We make way for a group of fishermen who are rowing their boat up to shore with their morning catch of carp and catfish. Then, anxious to continue our tour, we call Phoebe out of the water and shout a farewell as we start tramping back up the stairway.

The church is still closed and there’s not much happening back on the plaza–just a few folks standing around waiting at the dusty bus stop. Next to them a fat hen pecks at the ground. Heads turn abruptly as Phoebe lunges forward towards the unsuspecting bird and we loudly call her to a halt. Relieved that she has managed to catch nothing more than a mouthful of feathers, but mortified nonetheless, we scold and snap on her leash. Though all eyes are upon us, we feel no hostility. On the contrary, this unexpected bit of escandalo seems to have broken the rhythm of an otherwise uneventful day, spurring lots of light-hearted conversation.

With the mischievous pup now under control, we stroll around the plaza until we find a small store where we stop to purchase soft drinks and snacks.

This lends an opportunity to learn something about San Pedro, a place beyond the ken of guidebooks and even most maps.

We ask the proprietress to tell us about local festivities. She says we’ve just missed the June fiesta honoring the village patron, Saint Peter the Apostle. The celebration falls just as the rainy season is beginning and, like the ancient rituals of pre-Hispanic Mexico, seems to bear the hope of calling upon higher powers to control the unpredictable and sometimes devastating powers of nature.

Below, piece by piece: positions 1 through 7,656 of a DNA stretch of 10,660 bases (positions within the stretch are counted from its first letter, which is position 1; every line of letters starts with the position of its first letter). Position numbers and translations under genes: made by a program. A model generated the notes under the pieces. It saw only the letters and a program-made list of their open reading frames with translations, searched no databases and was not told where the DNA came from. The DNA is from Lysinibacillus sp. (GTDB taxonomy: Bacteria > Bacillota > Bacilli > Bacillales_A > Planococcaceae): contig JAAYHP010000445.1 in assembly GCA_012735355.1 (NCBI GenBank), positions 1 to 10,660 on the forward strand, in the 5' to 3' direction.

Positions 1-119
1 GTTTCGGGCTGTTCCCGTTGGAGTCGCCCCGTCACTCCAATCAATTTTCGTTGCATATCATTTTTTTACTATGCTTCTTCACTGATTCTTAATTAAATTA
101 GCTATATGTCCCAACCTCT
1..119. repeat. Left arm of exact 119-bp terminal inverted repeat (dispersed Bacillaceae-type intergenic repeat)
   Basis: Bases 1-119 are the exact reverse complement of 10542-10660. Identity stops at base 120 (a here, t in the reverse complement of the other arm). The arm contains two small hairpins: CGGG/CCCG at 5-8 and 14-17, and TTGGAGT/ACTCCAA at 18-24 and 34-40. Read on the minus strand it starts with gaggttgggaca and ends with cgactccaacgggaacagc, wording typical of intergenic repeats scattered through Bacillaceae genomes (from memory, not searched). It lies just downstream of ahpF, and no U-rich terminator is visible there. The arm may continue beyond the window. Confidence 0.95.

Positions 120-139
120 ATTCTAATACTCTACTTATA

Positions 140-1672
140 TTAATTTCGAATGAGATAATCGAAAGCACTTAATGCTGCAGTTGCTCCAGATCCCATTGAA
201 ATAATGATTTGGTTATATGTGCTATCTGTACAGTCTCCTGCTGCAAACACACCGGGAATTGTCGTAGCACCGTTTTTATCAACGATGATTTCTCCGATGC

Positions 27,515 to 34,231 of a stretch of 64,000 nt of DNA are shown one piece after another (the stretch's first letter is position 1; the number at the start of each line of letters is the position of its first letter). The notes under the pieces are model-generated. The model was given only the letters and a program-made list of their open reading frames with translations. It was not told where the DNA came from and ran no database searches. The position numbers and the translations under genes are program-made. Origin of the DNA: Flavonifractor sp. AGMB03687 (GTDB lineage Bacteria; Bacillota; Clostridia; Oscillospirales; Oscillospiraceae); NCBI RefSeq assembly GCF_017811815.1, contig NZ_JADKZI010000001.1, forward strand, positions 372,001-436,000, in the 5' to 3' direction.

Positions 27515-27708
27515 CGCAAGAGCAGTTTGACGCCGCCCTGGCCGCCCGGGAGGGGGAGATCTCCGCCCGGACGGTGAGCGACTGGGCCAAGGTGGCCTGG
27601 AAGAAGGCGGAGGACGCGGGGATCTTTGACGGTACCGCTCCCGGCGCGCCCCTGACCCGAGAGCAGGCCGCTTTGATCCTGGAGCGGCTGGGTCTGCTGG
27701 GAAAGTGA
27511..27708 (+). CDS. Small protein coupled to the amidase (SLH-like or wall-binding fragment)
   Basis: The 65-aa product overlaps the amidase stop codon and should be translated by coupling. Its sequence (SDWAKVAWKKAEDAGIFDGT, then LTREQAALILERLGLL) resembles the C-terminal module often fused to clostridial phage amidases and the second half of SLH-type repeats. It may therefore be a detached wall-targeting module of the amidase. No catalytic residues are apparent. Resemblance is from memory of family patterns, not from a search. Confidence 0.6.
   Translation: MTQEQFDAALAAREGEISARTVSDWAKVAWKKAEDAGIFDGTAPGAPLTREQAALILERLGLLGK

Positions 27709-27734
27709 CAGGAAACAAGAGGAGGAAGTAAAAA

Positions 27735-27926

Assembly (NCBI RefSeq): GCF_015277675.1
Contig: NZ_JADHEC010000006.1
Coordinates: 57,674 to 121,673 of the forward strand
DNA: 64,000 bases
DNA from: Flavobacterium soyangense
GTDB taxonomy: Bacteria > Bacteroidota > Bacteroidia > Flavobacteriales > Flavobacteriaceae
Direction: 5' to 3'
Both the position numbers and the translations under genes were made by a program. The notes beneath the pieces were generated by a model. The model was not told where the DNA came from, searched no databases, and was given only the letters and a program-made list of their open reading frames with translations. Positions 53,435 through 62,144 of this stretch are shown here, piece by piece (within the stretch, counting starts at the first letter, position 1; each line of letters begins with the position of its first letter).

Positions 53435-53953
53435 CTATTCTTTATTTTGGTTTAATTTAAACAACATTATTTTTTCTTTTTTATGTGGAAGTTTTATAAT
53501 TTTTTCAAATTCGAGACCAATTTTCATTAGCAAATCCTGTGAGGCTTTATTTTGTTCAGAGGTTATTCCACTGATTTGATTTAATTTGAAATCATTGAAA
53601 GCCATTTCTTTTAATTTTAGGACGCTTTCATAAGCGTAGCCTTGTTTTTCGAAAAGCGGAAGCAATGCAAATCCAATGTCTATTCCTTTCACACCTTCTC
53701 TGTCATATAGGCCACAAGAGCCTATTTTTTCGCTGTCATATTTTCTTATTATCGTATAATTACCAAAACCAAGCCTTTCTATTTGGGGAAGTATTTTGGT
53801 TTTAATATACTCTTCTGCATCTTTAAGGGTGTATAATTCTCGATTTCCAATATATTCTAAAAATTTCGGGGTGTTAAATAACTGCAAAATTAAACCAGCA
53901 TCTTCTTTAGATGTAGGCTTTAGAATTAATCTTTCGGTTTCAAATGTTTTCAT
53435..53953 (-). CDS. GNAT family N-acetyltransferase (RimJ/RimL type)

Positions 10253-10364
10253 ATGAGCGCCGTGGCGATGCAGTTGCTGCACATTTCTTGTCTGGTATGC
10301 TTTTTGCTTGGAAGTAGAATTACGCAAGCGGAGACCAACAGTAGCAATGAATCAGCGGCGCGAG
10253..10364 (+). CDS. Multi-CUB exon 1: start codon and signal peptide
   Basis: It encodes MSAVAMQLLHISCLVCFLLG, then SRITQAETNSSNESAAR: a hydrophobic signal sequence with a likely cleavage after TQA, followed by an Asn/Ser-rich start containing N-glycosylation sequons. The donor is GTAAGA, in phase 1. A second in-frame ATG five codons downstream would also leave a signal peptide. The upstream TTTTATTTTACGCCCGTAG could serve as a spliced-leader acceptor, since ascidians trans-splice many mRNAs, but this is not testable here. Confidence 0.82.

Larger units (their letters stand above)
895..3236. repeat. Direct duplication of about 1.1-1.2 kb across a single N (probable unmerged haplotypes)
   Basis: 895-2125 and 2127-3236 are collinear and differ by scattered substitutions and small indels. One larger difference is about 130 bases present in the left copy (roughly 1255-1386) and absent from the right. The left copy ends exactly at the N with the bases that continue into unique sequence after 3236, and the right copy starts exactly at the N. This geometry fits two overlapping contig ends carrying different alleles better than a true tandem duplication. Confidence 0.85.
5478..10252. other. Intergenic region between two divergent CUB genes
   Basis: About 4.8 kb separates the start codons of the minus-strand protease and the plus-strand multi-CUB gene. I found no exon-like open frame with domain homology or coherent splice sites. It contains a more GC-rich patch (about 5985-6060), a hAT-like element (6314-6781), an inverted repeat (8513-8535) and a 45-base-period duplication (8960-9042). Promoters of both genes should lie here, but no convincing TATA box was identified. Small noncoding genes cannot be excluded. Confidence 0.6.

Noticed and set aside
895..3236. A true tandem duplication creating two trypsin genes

“Outsiders often criticize us for spending so much on the music and fireworks, but we do this with great faith,” the storekeeper tells us earnestly. “We have seen the hand of San Pedro pushing great waterspouts away from the village, taking them far out into the lake.”

She urges us to return in December to join in the festive shepherd’s processions the villagers will celebrate during the Christmas season.

While we are chatting, Phoebe has been dozing at our feet. Suddenly she leaps up, tugging furiously at the leash. We hang on tight as she intently watches two pint size piglets trot by, turn at the corner and disappear from sight. We take this as a sign it’s time to depart.

On the way back to the car we run into our little swimmer friends. They, too, are now heading homeward. Each one carries a bunch of glistening fish, whimsically strung up on the fat stems of water hyacinths. This bounty from their fathers’ nets is destined for the family kitchen and eventually the dining table.

We wave goodbye, calling out ” Buen provecho, ” the standard adage to wish them a fine meal.

” Adios. Hasta luego,” the niños shout back as we drive away, taking with us the perfect souvenir: a warm feeling that on our next visit San Pedro will receive us not as strangers, but as amigos.


* Espacios del Lago de Chapala, by Carlos Valencia Pelayo, was published in 1998 by Agata Editores, S.A. de C.V. The book’s brief text was translated into English by Tony Burton, a regular contributor to MexConnect, whose own book, Western Mexico, A Traveler’s Treasury, has also proved to be an invaluable companion guide for our summer expeditions.

Published or Updated on: October 1, 1999 by Dale Hoyt Palfrey © 1999